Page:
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Question

Asked by: Blaze
Subject: Has anyone seen or know of a really big gyro system?
Question: The biggest gyro I have seen is the 50 pound wheel in the heretic video. This gyro still moves fairly slowly, precessing once in about 3 to 4 seconds as it is being raised by the professor. Has anyone ever seen or built anything bigger and/or heavier?

I am developing a theory and want to check if there is anything out there that might already be an answer to what I am theorizing.

Blaze
Date: 24 May 2012
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Answers (Ordered by Date)


Answer: Glenn Hawkins - 24/05/2012 04:40:04
 The moon. : ) Hi Blaze.

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Answer: Blaze - 24/05/2012 04:47:09
 I don't think anyone would appreciate me crashing the moon to a halt in it's orbit just to prove a theory on gyroscopes. :-(

Blaze

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Answer: Glenn Hawkins - 24/05/2012 05:05:37
 I'm just teasing. I like people, Blaze. Take it easy. The Swedes use a huge wheel to recapture momentum in a bus from down hill to up hill. Also there are records of a single-rail train built in England and kept upright by a gyroscope. I doubt they'll help, but they are big. Also ship's stabilizer are worth a glance. There are others.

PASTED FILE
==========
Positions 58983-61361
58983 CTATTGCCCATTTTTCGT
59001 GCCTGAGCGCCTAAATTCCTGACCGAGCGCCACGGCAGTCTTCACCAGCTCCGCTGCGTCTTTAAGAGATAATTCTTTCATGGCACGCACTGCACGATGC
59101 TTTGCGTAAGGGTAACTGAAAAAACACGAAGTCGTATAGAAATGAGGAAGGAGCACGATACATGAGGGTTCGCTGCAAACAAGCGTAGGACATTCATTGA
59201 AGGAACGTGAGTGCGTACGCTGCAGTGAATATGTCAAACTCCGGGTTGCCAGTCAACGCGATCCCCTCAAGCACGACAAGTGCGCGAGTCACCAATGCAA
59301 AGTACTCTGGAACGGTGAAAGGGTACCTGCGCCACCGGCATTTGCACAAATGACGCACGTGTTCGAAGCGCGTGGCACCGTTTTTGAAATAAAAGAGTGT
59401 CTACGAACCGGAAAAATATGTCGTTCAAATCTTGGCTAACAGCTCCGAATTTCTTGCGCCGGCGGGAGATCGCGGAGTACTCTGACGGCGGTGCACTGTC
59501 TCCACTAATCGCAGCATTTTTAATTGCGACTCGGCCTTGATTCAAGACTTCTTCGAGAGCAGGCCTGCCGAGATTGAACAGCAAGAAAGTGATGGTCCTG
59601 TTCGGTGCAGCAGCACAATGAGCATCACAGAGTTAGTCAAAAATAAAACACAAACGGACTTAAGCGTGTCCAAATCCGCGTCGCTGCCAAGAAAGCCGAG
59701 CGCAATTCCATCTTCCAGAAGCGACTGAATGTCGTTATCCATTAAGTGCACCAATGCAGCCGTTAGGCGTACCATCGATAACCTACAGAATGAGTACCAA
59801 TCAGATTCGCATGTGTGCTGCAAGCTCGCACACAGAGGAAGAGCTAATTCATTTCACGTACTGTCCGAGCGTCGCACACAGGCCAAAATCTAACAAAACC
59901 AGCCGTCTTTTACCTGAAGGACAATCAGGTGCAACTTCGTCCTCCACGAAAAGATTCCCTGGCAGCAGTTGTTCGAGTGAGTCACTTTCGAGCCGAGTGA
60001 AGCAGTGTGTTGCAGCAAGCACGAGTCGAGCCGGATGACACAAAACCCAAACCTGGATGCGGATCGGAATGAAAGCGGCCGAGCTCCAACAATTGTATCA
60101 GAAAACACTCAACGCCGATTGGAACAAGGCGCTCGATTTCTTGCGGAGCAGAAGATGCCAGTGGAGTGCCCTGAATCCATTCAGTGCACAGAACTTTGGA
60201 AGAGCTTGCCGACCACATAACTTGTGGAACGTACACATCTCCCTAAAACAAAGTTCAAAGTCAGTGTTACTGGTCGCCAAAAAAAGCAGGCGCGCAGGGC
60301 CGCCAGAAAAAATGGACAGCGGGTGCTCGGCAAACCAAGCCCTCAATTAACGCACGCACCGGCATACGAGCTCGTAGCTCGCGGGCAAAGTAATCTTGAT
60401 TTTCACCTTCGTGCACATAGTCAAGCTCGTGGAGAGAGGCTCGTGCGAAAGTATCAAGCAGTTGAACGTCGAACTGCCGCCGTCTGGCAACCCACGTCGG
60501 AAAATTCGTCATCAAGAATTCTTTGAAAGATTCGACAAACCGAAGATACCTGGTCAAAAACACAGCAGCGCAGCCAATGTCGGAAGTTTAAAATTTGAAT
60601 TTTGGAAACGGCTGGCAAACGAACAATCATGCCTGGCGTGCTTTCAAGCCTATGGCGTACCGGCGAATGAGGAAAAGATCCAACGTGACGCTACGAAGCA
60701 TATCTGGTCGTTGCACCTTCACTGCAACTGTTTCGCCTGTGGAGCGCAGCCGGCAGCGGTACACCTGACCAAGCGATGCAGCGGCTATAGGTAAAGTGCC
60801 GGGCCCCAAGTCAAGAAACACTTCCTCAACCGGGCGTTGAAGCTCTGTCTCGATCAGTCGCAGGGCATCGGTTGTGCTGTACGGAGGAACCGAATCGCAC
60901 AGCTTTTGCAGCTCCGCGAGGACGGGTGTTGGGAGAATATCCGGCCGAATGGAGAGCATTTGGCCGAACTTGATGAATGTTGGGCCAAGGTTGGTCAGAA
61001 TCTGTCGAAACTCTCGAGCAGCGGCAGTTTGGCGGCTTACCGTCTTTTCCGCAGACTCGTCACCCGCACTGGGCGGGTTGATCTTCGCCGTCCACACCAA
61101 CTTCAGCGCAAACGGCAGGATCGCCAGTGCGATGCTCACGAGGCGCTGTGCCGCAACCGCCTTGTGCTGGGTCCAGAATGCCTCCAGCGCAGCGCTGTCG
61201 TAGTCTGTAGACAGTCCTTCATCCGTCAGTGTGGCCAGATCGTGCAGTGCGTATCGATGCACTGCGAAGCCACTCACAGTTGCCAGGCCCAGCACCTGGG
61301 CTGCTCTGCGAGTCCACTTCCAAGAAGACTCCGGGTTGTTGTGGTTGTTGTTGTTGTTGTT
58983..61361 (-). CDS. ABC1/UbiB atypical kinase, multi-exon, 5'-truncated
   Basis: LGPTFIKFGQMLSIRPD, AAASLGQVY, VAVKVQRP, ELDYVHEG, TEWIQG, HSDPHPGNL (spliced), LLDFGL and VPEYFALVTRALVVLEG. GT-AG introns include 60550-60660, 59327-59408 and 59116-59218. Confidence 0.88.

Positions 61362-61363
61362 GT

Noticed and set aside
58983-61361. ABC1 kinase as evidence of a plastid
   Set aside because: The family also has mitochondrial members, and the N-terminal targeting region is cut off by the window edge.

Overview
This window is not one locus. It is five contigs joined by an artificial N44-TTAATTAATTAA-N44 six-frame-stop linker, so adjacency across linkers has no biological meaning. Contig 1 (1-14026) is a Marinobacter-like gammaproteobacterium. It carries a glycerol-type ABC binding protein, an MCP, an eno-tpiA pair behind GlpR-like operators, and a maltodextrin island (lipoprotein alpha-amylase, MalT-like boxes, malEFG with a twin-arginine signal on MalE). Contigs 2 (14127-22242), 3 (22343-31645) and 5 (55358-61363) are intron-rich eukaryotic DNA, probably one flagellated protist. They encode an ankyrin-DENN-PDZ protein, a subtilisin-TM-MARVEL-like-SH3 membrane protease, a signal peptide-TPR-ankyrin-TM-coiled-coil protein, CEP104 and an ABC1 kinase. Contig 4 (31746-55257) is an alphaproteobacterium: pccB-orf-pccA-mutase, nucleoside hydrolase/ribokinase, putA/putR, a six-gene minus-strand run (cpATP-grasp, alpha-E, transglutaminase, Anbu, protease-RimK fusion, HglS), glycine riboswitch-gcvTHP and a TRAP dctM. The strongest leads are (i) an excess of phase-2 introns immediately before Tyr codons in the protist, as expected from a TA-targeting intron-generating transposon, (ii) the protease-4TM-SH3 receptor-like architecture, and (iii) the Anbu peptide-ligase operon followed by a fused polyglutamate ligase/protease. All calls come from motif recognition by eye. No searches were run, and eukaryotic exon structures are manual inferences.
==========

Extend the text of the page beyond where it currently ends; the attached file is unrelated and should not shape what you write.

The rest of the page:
No. But no. So far as I know there is nothing you are looking for.
Glenn,

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Answer: Blaze - 24/05/2012 06:12:21
 Thanks anyway Glenn, but you are correct Not what I am looking for. I may just have to build one out of a 16 or 17 inch rim and tire on a axle hub and shaft.

Blaze

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Answer: Blaze - 26/05/2012 01:34:34
 So......

For those of you who are interested, I am building a large gyro out of a 16 inch car rim and tire. The outside diameter of the tire is 26 inches. It will have an adjustable arm length varying between 24 and 48 inches. I don't know the exact weight of the rim/tire assembly yet as I haven't weighed it yet but it should be around 40 pounds. This should theoretically (my theory) give me a stopping force of between 7 and 30 pounds depending on setup and stopping times. Stopping times will be between a half and a full second. If I "crash" this to a stop, say in 1/100 of a second, then the stopping force could be as high as 700 to 1500 pounds.

Blaze

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Answer: Nitro - 26/05/2012 16:44:29
 Dear Blaze (Brace yourself, my letters can be a bit (a bit!?) waffly),

Although my “Oposite but not equal post” on the 20th May (should have been “opposite”, I know. Summerhill was great on teaching the important things like the difference between “Freedom, and licence” but, having come late to its teachings, I wasted my time and became slightly dyslexic – or “thick” as it was then known.) did not receive the squeals of delight for its wit and erudition that it (quite clearly ) deserved, I do urge you to try and wade through it as it has relevance to what you are trying to achieve. Rather sadly I only got a mistaken identity response from Glen but at least Harry K found humour in it as he thinks “Nitro’s Laws” make a good comic book. Nitro’s 1st. law, in case you didn’t know, is:- A gyro will precess every force applied to alter its axial angle – including those forces you haven’t thought of. Any other “Nitro’s laws”, and I can’t for the life of me recall any, can’t be very important compared to that first law.